Previous studies indicated that reaction time, applied current density, electrode distance and amounts of electrode plate played major roles in the removal efficiency of pollutants in wastewater (Matamoros et al. 2009). According to the results of our former research, the selected electrode plates were set as five pairs and the electrode distance was uniformly set at 1.0 cm (Zhang et al. 2013a). The capability of electron transfer and hydroxyl radical generation may control the efficiency of pollutants in the electrochemical oxidation process. However, the above abilities, especially hydroxyl radical generation capability, depended on the applied current density and reaction time (Wang et al. 2008). Hence, the effect of applied current values on the removal efficiency of PFOA in wastewater effluent samples was investigated by setting the current density to 10, 15, 20 and 25 mA/cm2, and the reaction time was set from 0 to 60 minutes. The initial concentration of PFOA was 5.23 ng/L.

Figure 2 shows that the degradation efficiency of PFOA increased accordingly with an increase in the applied current density. After 30 minutes reaction time, the highest average PFOA removal ratio reached 25 mA/cm2. As expected, the PFOA removal ratio increased with increasing reaction time. For example, the average PFOA removal ratio was 28.4% after 20 minutes electrolysis, while it increased to 43.9% after 30 minutes electrolysis with applied current density of 20 mA/cm2. A possible explanation is that the capability of electron transfer and hydroxyl radical generation may govern the degradation and defluorination efficiency of PFOA in aqueous solution. The above abilities, especially hydroxyl radical generation capability, depends on the applied current density (Zhuo et al. 2011; Lin et al. 2012). The trends of PFOA degradation efficiencies of our work were consistent with former studies (Ochiai et al. 2011; Zhuo et al. 2012). The removal efficiency of PFOA changed slightly after the reaction time was 30–60 minutes. However, the prolonged reaction time will increase the energy cost. For applied current density, the removal efficiencies of PFOA were almost the same at 20 and 25 mA/cm2. To save energy, we selected an applied current of 20 mA/cm2 and reaction time of 30 minutes as the reaction parameters of electrochemical oxidation during the following experiments.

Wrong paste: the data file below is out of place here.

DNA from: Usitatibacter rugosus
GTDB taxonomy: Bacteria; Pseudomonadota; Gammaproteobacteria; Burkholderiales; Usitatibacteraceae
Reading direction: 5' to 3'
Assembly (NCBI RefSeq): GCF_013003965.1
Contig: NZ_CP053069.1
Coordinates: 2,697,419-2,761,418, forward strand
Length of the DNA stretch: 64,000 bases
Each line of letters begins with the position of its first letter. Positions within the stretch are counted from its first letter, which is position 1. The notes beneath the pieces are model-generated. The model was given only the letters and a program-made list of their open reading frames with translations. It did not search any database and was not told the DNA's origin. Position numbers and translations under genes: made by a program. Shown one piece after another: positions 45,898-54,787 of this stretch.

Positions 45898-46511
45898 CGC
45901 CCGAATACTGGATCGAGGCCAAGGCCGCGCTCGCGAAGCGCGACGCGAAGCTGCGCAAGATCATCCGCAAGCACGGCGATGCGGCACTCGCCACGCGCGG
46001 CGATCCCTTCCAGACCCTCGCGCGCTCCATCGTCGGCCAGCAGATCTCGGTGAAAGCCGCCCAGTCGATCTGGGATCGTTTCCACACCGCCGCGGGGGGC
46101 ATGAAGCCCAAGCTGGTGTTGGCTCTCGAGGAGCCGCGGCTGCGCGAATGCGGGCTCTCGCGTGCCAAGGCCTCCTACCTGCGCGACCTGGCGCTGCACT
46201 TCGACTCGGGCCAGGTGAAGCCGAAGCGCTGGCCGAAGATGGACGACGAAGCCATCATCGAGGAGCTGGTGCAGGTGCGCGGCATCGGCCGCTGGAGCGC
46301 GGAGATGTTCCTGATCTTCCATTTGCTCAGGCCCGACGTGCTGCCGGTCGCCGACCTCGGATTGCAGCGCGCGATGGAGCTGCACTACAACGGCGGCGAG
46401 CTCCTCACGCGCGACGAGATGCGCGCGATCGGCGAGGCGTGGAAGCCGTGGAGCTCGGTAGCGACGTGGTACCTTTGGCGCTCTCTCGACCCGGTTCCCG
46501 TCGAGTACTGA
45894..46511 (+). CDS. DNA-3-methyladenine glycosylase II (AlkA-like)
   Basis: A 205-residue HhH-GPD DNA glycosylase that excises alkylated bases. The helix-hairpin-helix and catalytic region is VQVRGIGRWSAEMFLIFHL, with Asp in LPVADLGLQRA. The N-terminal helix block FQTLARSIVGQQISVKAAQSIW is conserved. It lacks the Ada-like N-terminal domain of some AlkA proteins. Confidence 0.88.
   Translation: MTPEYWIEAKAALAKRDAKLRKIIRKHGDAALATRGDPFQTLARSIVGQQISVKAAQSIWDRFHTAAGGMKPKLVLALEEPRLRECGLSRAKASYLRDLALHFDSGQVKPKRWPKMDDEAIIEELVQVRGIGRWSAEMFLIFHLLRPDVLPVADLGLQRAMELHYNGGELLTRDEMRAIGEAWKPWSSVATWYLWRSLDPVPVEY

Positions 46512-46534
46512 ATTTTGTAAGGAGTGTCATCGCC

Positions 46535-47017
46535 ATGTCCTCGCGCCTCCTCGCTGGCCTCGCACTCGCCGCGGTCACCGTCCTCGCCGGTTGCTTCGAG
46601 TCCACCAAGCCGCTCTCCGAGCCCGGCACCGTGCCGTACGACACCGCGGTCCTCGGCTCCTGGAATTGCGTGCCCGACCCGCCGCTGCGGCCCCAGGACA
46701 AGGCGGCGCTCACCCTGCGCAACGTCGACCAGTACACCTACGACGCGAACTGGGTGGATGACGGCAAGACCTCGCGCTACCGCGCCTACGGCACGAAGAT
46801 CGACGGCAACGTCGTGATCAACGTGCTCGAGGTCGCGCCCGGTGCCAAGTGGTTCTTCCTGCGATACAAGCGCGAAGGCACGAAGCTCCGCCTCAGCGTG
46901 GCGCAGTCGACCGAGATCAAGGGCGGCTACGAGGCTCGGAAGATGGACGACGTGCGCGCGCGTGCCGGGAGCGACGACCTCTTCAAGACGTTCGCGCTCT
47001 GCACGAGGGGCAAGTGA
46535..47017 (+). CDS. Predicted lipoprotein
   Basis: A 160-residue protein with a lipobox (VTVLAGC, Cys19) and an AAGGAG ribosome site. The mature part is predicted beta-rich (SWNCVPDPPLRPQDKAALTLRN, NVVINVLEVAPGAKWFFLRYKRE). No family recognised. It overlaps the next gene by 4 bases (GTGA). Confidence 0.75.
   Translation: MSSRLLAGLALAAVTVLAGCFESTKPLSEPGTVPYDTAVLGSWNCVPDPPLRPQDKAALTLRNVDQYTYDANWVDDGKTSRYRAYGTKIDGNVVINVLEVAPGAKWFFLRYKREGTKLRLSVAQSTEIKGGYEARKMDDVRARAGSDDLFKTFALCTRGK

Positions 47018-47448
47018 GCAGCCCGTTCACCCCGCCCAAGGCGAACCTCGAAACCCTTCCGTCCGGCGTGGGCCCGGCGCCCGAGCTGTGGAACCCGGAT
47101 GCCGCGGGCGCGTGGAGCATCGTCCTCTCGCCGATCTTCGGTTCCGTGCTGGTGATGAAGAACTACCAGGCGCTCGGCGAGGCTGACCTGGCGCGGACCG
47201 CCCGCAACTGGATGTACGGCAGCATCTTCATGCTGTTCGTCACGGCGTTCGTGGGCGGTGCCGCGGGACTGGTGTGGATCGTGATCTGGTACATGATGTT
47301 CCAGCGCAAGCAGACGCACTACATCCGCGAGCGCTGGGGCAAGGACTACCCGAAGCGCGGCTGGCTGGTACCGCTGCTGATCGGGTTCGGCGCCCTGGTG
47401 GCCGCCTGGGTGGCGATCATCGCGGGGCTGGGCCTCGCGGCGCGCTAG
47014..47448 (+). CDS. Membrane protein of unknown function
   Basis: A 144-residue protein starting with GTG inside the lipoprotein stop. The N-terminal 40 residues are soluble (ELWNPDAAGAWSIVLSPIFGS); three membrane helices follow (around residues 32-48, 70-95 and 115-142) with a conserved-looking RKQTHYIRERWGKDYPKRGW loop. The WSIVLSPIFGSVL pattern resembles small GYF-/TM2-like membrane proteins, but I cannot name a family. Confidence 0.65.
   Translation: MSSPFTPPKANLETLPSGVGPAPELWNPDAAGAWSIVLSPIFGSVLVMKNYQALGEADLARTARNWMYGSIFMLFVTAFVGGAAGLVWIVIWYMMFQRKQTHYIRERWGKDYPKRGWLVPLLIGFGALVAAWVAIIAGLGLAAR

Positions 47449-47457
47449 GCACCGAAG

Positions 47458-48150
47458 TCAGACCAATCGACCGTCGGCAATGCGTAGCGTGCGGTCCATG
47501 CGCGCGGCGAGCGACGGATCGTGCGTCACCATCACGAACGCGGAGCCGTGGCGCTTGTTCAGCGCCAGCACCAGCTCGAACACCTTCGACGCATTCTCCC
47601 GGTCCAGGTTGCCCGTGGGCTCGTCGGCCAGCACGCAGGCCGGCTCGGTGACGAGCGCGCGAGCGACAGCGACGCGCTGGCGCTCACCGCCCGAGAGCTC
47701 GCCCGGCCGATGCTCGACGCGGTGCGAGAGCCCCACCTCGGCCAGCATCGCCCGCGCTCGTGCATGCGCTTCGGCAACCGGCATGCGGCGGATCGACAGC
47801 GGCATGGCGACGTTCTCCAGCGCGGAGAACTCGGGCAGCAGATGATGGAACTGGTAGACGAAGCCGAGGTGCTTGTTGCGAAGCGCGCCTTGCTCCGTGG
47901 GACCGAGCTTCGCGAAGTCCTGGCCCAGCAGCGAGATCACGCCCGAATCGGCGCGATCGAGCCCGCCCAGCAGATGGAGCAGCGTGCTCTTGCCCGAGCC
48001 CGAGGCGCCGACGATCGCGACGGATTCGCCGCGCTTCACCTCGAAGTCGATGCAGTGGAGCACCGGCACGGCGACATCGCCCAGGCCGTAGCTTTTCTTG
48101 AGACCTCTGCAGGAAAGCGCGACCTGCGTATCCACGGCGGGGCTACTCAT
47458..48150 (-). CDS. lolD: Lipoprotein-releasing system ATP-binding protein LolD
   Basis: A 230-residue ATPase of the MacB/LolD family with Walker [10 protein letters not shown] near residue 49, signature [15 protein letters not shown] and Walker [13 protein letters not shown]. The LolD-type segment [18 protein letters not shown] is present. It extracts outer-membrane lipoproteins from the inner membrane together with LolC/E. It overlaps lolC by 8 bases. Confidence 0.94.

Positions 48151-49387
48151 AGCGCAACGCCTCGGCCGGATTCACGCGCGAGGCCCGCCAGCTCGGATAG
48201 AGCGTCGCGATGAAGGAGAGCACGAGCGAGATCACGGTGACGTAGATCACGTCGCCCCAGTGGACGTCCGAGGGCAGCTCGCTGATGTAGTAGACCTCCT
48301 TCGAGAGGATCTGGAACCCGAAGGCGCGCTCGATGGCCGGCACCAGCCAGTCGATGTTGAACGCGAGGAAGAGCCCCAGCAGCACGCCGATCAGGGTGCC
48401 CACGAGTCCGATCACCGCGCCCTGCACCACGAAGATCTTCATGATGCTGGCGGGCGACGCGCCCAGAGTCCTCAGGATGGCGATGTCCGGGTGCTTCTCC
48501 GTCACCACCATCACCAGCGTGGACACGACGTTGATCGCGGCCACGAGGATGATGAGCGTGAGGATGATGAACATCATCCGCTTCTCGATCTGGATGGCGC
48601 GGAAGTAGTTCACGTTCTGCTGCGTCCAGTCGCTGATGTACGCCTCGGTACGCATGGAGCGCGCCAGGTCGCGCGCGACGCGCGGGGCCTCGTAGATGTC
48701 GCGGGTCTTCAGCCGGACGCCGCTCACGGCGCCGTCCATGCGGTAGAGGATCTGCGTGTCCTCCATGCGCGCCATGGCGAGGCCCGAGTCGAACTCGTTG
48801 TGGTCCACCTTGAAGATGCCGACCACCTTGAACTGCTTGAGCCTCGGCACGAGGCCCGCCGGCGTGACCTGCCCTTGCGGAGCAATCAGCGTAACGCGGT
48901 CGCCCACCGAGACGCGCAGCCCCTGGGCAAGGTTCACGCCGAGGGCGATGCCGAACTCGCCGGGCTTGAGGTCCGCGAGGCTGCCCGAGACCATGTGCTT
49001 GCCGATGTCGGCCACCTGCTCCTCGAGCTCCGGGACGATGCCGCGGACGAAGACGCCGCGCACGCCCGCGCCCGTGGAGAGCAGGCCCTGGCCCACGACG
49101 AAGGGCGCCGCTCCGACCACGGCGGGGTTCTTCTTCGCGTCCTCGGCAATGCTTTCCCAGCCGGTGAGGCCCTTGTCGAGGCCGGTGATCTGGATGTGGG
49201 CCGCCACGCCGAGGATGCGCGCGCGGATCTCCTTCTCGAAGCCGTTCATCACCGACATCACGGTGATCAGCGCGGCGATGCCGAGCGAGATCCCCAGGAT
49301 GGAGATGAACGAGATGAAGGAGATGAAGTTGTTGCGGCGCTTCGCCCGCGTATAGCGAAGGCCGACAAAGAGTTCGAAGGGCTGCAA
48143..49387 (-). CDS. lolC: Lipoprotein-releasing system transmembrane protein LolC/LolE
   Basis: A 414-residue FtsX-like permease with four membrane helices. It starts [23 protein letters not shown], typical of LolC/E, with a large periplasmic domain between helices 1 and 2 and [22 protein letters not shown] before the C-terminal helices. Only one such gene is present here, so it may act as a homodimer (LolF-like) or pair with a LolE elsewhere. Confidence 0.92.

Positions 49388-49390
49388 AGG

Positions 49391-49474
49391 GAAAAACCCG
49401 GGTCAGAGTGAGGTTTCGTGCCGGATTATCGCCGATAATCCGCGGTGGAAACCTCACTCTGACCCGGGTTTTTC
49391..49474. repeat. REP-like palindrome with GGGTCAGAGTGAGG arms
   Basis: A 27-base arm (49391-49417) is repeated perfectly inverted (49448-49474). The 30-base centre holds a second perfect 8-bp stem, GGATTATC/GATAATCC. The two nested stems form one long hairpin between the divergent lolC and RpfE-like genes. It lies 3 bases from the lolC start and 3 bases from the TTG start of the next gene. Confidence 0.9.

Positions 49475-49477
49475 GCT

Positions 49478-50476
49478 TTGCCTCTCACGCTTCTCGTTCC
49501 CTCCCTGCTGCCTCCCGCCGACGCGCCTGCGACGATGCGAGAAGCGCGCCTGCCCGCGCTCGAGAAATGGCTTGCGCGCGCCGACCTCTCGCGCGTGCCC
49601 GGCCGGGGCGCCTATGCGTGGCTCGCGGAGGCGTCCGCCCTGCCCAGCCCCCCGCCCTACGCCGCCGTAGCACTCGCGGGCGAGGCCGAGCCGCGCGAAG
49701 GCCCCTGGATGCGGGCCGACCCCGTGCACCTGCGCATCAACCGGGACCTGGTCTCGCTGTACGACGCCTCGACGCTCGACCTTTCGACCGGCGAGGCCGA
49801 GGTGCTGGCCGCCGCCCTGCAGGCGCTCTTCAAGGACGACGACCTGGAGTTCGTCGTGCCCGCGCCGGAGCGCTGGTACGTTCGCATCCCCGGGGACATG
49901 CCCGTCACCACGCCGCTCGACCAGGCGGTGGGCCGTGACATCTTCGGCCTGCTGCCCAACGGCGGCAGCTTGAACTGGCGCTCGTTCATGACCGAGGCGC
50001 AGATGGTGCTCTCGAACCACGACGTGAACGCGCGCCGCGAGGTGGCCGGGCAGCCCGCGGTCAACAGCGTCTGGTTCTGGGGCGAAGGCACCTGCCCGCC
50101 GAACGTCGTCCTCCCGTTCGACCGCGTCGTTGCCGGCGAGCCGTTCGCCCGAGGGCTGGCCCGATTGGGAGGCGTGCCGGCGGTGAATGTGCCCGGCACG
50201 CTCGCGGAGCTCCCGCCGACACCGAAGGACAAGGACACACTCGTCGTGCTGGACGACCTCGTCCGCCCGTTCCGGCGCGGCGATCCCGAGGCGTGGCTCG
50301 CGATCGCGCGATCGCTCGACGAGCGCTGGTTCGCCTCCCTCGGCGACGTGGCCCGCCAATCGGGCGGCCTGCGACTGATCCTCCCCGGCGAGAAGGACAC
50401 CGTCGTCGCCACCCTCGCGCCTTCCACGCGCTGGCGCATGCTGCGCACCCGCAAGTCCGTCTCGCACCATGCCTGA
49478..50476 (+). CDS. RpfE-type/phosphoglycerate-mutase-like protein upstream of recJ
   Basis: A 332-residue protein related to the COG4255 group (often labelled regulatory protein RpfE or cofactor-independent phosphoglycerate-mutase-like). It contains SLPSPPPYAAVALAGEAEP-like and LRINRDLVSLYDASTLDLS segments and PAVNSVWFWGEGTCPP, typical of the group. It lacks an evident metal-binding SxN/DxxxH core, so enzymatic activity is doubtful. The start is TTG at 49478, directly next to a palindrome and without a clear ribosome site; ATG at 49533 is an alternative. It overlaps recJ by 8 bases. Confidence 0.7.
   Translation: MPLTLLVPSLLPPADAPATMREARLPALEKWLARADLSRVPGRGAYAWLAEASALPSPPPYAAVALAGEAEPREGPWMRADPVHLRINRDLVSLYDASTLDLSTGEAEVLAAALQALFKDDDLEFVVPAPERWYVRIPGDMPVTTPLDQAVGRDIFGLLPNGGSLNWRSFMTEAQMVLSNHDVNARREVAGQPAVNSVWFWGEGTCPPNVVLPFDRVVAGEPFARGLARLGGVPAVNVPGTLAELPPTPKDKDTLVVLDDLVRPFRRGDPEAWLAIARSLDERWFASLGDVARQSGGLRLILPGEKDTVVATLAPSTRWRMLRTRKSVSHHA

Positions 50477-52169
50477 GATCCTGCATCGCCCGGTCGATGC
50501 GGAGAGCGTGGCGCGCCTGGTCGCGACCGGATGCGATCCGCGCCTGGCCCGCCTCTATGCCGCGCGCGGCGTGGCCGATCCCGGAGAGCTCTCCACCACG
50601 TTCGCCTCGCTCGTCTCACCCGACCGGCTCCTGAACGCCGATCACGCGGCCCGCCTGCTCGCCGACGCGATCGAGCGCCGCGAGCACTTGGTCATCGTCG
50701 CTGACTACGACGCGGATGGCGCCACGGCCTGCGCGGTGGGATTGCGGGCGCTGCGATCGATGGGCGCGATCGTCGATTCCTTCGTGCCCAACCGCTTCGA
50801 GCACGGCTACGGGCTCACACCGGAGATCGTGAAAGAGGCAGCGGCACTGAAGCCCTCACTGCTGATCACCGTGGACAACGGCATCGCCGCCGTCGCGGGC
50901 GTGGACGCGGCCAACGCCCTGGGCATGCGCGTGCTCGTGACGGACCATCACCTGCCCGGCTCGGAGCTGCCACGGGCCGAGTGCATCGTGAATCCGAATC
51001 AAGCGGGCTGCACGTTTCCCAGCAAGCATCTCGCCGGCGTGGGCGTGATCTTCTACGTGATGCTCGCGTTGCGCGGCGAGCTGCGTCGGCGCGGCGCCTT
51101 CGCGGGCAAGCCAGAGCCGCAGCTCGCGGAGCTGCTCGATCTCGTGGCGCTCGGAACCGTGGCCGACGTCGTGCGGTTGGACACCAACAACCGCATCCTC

Figure 2